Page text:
Another shout out to those who don’t think names matter or at least don’t matter much.  To wit: the difference between (the generic) “interrupt” and the (coined) “manterrupt” is mammoth. As is the difference between “explaining” and “mansplaining.” These two neologisms provide compelling evidence – once again – of the power of names.

  1. They take complex subjects and distill them to their essence.  In a single word they carry the load of weighty and emotional social issues.
  2. They are evocative, provocative and image laden.
  3. They are attention-getting, conversation-starting and memorable.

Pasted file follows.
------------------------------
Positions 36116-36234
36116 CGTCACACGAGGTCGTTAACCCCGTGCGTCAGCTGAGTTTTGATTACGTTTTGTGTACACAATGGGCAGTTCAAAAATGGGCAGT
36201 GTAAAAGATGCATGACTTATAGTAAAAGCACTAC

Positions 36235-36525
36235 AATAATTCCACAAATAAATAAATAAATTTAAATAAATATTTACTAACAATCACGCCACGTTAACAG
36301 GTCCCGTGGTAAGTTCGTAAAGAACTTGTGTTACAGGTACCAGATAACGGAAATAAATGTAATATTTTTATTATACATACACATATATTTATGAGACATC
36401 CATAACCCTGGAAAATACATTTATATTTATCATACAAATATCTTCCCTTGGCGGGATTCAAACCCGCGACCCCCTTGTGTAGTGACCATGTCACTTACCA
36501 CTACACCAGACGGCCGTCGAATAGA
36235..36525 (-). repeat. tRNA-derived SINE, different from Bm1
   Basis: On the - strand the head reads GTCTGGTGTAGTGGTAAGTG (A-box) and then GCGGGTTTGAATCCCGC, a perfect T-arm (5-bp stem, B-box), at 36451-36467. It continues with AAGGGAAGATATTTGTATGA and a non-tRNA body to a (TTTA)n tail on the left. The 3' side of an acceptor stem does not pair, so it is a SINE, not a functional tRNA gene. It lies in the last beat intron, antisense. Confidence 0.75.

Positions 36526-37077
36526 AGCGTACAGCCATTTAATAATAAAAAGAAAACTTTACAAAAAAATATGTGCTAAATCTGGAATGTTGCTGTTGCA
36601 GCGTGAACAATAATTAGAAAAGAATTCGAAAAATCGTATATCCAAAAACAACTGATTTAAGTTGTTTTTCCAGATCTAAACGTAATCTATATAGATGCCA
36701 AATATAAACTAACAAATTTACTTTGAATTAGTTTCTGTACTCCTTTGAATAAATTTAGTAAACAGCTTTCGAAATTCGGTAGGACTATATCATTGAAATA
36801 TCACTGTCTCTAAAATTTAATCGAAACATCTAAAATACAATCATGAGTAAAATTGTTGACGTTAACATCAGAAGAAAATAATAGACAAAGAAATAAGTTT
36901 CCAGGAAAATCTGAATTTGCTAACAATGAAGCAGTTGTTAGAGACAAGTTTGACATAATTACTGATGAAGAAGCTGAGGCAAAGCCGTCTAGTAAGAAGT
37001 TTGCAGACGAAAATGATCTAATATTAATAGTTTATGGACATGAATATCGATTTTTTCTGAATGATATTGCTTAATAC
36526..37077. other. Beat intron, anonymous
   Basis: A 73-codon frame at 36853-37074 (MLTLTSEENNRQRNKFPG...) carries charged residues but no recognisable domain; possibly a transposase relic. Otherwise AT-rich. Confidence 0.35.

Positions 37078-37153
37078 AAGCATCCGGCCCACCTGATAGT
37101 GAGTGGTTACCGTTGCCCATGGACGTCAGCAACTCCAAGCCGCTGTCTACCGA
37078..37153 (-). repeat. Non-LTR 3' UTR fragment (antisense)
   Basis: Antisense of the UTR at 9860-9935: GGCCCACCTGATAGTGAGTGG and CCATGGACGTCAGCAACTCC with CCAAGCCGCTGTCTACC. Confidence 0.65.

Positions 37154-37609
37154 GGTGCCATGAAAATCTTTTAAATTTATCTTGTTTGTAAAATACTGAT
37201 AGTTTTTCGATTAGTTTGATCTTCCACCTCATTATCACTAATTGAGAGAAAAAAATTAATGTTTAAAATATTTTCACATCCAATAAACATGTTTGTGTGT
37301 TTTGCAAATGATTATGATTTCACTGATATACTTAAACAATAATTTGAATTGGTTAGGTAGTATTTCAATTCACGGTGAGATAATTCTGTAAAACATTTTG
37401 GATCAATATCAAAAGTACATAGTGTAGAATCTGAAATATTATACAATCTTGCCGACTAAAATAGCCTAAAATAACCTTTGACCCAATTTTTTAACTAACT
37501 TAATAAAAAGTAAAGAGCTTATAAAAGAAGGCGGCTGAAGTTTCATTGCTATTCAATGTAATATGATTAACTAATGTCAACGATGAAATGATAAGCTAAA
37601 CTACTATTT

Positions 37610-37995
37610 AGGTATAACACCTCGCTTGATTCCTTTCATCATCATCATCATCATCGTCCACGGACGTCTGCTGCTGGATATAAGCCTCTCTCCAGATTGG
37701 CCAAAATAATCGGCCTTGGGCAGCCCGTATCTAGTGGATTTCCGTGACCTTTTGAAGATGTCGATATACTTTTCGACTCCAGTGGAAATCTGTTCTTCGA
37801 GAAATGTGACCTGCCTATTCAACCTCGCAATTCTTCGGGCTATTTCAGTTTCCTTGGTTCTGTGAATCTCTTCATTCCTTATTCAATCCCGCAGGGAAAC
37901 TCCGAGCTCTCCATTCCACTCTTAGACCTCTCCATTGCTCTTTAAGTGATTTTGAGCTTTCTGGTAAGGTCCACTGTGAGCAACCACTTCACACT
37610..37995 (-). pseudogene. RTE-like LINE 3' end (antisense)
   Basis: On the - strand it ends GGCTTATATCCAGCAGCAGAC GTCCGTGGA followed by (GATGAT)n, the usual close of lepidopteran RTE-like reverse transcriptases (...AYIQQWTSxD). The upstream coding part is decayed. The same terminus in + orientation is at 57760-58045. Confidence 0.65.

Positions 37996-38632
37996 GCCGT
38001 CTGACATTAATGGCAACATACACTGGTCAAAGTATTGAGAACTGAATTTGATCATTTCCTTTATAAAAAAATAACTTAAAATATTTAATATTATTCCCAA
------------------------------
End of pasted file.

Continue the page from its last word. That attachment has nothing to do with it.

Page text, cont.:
Not a news cycle goes by without a name being invented to refer to a celebrity couple, a social issue, a criminal, a sports hero.  It is human nature to label.

With enlightened self-interest, Uppercase humbly recommends that every marketer ought to actively identify their products’ features, attributes and benefits, and give them names to refresh, renew and re-energize their brands.

However, we do not recommend “bigly."